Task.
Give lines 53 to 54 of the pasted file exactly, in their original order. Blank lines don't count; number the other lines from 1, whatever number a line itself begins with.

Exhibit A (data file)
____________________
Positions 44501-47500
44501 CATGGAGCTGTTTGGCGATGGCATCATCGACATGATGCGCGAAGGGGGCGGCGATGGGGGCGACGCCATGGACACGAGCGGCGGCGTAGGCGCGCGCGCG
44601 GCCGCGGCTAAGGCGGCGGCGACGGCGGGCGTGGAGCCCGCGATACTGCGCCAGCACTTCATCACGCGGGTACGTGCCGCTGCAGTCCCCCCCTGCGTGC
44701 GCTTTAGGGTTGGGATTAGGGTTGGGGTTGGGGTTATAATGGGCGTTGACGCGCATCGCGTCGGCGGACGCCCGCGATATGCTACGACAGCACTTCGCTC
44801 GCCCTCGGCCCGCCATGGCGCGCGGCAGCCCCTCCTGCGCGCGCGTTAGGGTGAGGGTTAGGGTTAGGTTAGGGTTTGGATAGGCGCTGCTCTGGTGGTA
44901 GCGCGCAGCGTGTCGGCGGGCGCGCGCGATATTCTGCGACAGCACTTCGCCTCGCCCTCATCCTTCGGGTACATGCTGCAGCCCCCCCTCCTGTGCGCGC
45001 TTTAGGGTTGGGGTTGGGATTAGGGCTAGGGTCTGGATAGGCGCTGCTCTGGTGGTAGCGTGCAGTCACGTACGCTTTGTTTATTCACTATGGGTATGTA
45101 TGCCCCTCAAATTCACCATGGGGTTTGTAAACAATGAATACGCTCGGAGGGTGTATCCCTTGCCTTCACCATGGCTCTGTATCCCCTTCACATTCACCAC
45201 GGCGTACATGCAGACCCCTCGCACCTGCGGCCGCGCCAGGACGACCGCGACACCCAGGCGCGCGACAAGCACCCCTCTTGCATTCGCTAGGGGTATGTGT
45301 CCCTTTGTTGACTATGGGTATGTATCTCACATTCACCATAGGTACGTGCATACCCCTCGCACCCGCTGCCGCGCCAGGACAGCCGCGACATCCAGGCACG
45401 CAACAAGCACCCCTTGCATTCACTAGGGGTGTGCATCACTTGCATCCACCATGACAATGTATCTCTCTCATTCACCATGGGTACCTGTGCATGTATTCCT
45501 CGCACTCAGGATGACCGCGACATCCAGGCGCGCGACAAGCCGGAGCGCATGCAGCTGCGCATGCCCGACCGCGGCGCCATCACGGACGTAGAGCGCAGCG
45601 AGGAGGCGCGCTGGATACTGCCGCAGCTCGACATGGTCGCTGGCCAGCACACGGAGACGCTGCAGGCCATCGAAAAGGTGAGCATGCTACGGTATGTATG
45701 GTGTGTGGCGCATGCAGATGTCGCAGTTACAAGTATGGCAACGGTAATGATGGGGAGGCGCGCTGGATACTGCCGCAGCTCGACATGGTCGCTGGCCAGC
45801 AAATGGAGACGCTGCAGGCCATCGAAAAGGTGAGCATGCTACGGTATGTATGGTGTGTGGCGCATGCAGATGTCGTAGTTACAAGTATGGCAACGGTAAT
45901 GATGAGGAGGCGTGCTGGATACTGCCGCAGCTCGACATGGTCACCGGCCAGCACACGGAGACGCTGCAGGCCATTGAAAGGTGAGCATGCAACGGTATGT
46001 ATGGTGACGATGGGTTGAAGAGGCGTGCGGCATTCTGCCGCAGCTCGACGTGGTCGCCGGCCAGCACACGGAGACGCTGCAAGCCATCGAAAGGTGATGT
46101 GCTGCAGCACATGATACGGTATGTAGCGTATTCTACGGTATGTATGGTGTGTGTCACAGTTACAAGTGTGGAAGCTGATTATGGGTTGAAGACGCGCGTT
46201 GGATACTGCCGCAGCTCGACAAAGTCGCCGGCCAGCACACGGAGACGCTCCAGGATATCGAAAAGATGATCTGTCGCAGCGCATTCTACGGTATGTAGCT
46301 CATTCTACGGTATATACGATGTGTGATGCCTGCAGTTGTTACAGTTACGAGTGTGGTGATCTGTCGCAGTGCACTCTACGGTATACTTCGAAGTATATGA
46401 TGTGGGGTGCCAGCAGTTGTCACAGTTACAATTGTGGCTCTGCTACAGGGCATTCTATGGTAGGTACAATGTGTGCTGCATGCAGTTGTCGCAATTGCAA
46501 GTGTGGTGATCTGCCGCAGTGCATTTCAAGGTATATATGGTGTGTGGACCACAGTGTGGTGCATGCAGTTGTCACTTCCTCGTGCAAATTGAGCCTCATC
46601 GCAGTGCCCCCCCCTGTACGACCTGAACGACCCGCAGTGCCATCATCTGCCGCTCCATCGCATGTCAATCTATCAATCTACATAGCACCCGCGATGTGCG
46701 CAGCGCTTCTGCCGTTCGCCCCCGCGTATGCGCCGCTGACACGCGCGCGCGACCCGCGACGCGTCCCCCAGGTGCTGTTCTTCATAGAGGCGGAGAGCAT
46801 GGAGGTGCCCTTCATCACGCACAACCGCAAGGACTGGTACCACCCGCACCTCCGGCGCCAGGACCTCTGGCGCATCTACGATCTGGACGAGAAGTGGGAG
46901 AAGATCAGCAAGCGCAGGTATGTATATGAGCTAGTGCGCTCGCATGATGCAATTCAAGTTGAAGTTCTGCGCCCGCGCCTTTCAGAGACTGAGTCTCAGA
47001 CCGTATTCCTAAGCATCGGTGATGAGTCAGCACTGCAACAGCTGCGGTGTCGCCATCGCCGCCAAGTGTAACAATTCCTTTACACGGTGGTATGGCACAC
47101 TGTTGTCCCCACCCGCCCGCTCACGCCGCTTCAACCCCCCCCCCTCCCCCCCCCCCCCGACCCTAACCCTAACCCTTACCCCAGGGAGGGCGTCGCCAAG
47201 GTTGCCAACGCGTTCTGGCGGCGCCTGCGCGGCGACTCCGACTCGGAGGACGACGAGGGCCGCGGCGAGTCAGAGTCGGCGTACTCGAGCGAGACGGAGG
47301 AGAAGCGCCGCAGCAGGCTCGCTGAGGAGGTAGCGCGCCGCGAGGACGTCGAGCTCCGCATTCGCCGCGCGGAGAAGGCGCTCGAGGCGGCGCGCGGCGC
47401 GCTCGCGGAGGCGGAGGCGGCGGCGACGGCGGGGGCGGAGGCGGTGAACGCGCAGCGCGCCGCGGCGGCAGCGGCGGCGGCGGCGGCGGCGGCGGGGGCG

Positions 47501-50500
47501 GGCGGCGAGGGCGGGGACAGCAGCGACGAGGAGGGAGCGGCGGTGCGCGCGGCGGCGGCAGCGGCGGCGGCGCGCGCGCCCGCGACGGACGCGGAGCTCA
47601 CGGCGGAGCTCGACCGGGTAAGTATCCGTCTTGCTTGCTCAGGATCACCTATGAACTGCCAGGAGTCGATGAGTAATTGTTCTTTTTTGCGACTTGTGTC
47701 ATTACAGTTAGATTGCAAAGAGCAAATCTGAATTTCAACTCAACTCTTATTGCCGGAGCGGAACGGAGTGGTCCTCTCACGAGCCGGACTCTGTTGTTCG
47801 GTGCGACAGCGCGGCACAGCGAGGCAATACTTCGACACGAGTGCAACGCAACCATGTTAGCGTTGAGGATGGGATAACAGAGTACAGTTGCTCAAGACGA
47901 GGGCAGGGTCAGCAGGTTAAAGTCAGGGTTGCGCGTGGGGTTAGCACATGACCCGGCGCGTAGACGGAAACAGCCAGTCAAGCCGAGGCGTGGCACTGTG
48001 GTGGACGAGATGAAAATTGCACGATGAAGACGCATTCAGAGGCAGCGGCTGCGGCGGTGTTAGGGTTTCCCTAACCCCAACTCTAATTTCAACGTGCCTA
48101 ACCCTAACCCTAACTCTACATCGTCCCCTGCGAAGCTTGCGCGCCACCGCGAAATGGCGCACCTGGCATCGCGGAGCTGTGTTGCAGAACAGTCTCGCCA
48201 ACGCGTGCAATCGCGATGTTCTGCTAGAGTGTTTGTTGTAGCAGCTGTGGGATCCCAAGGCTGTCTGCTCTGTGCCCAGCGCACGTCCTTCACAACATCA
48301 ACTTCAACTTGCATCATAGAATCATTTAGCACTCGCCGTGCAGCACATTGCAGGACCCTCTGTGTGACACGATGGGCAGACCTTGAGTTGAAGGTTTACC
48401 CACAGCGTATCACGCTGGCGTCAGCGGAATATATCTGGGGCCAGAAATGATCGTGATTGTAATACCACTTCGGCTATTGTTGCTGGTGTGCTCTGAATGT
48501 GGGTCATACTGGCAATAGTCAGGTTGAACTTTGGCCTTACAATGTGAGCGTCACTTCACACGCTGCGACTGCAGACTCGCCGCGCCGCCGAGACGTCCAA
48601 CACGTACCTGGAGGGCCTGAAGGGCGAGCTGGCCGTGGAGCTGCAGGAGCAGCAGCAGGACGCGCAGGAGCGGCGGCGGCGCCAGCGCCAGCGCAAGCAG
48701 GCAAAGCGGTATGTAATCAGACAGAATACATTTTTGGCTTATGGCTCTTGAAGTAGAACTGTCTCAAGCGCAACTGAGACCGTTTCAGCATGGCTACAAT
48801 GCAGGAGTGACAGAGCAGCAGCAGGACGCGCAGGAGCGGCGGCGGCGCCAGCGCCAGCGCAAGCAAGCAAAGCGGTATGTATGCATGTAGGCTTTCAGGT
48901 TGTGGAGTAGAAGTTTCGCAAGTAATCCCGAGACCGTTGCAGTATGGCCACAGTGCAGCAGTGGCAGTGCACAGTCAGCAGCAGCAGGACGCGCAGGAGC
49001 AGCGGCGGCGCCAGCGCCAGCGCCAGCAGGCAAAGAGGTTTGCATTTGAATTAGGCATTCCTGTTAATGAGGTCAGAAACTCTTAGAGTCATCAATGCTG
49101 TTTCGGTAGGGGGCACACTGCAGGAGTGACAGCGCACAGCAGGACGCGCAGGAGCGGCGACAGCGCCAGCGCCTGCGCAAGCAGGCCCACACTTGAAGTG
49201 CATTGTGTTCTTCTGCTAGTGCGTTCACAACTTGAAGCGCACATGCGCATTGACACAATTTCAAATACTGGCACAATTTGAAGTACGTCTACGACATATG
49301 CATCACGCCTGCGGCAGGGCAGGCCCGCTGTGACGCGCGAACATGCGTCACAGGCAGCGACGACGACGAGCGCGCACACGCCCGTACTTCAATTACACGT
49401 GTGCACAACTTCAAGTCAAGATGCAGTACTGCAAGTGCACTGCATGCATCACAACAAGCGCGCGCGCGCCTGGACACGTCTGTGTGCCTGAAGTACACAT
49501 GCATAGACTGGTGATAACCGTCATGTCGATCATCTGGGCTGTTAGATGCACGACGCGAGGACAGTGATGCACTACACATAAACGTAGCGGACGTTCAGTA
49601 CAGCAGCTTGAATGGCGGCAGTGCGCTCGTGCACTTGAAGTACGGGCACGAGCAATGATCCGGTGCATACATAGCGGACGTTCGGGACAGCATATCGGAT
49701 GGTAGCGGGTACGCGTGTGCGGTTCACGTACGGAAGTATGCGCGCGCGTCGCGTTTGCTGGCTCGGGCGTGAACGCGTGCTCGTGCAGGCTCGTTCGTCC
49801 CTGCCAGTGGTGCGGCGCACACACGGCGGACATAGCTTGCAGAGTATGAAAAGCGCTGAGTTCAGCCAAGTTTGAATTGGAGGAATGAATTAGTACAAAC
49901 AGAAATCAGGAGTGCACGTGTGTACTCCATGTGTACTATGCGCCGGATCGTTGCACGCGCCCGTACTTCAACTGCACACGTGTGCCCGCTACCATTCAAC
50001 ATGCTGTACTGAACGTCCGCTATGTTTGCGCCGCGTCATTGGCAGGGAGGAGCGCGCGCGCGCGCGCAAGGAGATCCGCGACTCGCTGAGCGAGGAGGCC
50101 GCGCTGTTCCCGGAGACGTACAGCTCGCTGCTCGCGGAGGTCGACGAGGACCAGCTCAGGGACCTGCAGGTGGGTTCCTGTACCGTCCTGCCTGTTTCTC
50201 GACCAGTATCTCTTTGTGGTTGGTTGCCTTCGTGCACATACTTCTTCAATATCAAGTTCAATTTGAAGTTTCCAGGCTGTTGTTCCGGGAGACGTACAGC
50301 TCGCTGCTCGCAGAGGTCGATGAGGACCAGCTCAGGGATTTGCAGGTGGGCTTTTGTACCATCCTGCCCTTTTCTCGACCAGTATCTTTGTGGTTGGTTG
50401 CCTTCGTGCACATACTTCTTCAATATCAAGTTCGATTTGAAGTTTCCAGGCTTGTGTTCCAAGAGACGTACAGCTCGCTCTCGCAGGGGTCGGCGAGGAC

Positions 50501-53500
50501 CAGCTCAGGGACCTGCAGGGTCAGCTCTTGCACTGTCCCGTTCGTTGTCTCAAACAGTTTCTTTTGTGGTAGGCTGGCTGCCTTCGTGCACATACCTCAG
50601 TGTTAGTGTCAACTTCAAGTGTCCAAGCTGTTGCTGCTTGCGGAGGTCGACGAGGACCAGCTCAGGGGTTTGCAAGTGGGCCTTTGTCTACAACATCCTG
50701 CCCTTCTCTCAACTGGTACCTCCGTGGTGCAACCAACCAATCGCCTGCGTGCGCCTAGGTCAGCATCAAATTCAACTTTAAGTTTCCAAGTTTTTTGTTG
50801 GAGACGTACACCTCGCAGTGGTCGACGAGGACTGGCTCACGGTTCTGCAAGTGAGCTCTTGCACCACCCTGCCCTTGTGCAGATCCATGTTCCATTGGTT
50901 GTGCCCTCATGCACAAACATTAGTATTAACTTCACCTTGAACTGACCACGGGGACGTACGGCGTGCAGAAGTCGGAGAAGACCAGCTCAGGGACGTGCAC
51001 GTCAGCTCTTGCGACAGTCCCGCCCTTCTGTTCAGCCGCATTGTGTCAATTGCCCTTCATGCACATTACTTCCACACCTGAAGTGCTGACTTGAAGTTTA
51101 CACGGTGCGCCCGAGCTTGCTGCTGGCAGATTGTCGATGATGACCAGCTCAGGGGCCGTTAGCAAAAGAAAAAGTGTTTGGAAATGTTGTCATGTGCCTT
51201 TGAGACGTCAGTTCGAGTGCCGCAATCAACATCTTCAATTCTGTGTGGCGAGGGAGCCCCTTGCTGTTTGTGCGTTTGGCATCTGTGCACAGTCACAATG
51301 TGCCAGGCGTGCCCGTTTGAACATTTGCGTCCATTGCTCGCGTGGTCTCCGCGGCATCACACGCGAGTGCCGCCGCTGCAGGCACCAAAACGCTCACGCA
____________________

49501 GCATAGACTGGTGATAACCGTCATGTCGATCATCTGGGCTGTTAGATGCACGACGCGAGGACAGTGATGCACTACACATAAACGTAGCGGACGTTCAGTA
49601 CAGCAGCTTGAATGGCGGCAGTGCGCTCGTGCACTTGAAGTACGGGCACGAGCAATGATCCGGTGCATACATAGCGGACGTTCGGGACAGCATATCGGAT